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    ABSTRACT: Infectious Bursal Disease Virus (IBDV) internalization is sparsely known in terms of molecular components of the pathway involved. To describe the cell biological features of IBDV endocytosis, we employed perturbants of endocytic pathways such as pharmacological inhibitors and overexpression of dominant negative mutants. Internalization analysis was performed quantificating infected cells by immunofluorescence and Western blot detection of the viral protein VP3 at 12 hours post-infection reinforced by the analysis of the capsid protein VP2 localization after virus uptake at 1 hour post-infection. We compared IBDV infection to the internalization of well-established ligands with defined endocytic pathways: transferrin, cholera-toxin subunit B and dextran. To describe virus endocytosis at the morphological level, we performed ultrastructural studies of viral internalization kinetics in control and actin dynamics-blocked cells. Our results indicate that IBDV endocytic internalization was clathrin- and dynamin-independent and that IBDV uses macropinocytosis as the primary entry mechanism. After uptake, virus traffics to early endosomes and requires exposure to the low endocytic pH as well as a functional endocytic pathway to complete its replication cycle. Moreover, our results indicate that the GTPase Rab5 is crucial for IBDV entry supporting the participation of the early endosomal pathway in IBDV-internalization and infection of susceptible cells.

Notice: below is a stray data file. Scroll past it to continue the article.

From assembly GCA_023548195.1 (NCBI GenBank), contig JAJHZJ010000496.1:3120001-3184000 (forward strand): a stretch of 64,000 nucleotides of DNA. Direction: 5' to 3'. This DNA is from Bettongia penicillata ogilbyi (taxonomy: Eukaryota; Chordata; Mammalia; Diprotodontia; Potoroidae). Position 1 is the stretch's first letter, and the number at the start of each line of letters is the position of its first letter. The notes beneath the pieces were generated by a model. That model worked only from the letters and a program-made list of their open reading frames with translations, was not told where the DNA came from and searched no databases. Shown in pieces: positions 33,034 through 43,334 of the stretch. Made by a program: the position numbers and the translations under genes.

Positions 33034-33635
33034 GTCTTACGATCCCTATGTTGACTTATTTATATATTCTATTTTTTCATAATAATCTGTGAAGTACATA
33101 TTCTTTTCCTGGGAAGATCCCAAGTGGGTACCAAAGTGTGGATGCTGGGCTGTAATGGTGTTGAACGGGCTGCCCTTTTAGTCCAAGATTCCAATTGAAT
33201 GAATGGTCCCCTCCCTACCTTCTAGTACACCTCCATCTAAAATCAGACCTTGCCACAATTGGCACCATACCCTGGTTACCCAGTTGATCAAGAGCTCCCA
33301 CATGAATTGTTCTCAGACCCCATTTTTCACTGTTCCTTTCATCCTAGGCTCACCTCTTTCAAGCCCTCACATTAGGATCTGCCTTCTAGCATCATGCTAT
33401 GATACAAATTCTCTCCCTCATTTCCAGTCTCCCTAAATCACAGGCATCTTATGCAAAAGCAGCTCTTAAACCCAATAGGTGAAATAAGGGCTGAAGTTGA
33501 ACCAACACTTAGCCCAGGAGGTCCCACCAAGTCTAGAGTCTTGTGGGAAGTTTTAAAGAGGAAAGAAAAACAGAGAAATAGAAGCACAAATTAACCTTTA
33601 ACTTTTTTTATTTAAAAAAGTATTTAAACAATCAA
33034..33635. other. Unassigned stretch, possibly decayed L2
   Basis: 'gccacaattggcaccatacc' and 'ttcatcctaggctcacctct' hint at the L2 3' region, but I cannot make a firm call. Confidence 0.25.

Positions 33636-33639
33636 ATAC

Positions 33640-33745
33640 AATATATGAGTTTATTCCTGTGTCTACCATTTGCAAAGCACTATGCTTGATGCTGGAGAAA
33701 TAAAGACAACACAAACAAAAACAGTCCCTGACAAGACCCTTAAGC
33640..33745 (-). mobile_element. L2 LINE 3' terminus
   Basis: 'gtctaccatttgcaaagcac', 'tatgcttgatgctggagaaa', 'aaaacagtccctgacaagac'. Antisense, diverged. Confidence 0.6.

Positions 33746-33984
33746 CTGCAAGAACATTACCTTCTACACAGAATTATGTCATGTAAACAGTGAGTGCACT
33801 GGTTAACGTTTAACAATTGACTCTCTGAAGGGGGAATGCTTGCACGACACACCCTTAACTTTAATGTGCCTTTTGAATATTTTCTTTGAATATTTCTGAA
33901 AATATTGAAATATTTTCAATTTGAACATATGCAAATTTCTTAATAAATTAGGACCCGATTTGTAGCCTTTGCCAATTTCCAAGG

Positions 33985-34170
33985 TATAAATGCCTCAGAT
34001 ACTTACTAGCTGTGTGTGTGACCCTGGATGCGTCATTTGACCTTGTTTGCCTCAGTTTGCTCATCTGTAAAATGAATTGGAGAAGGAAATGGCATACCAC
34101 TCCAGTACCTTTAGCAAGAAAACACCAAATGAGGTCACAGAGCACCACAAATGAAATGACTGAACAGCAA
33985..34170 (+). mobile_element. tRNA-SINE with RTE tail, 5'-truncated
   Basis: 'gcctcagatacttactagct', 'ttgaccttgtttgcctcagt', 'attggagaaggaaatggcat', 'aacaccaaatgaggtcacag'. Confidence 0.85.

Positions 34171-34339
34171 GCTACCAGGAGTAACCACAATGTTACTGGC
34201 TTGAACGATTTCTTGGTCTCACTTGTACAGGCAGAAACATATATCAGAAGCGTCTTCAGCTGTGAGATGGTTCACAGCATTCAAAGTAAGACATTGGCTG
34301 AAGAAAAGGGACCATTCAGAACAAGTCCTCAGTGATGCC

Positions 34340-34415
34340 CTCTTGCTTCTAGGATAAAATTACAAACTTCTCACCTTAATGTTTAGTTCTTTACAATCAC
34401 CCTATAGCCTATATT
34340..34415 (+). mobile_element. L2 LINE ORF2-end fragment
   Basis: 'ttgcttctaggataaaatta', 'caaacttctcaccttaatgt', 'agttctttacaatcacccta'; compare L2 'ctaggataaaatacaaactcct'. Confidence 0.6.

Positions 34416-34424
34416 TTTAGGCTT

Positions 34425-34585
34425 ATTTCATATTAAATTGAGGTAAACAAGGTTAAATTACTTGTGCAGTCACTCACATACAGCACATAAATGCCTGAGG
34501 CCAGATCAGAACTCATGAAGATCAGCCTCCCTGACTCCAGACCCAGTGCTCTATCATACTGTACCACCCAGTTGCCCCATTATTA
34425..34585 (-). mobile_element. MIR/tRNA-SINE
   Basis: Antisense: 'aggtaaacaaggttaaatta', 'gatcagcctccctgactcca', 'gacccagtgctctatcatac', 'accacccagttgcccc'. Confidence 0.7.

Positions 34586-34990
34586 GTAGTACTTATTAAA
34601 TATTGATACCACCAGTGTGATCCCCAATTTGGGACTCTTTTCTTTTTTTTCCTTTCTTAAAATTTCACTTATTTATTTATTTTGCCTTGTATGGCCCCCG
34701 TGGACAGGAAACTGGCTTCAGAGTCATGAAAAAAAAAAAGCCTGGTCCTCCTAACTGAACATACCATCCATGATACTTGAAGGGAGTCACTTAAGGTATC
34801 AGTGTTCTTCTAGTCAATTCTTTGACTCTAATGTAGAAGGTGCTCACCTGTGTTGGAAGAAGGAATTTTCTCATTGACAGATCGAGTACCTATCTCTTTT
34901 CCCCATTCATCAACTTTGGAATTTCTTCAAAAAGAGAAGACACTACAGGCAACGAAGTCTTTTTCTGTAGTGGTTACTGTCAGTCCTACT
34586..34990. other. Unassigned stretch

Cellular Microbiology 01/2015;
  • Cellular Microbiology 01/2015; 17(1).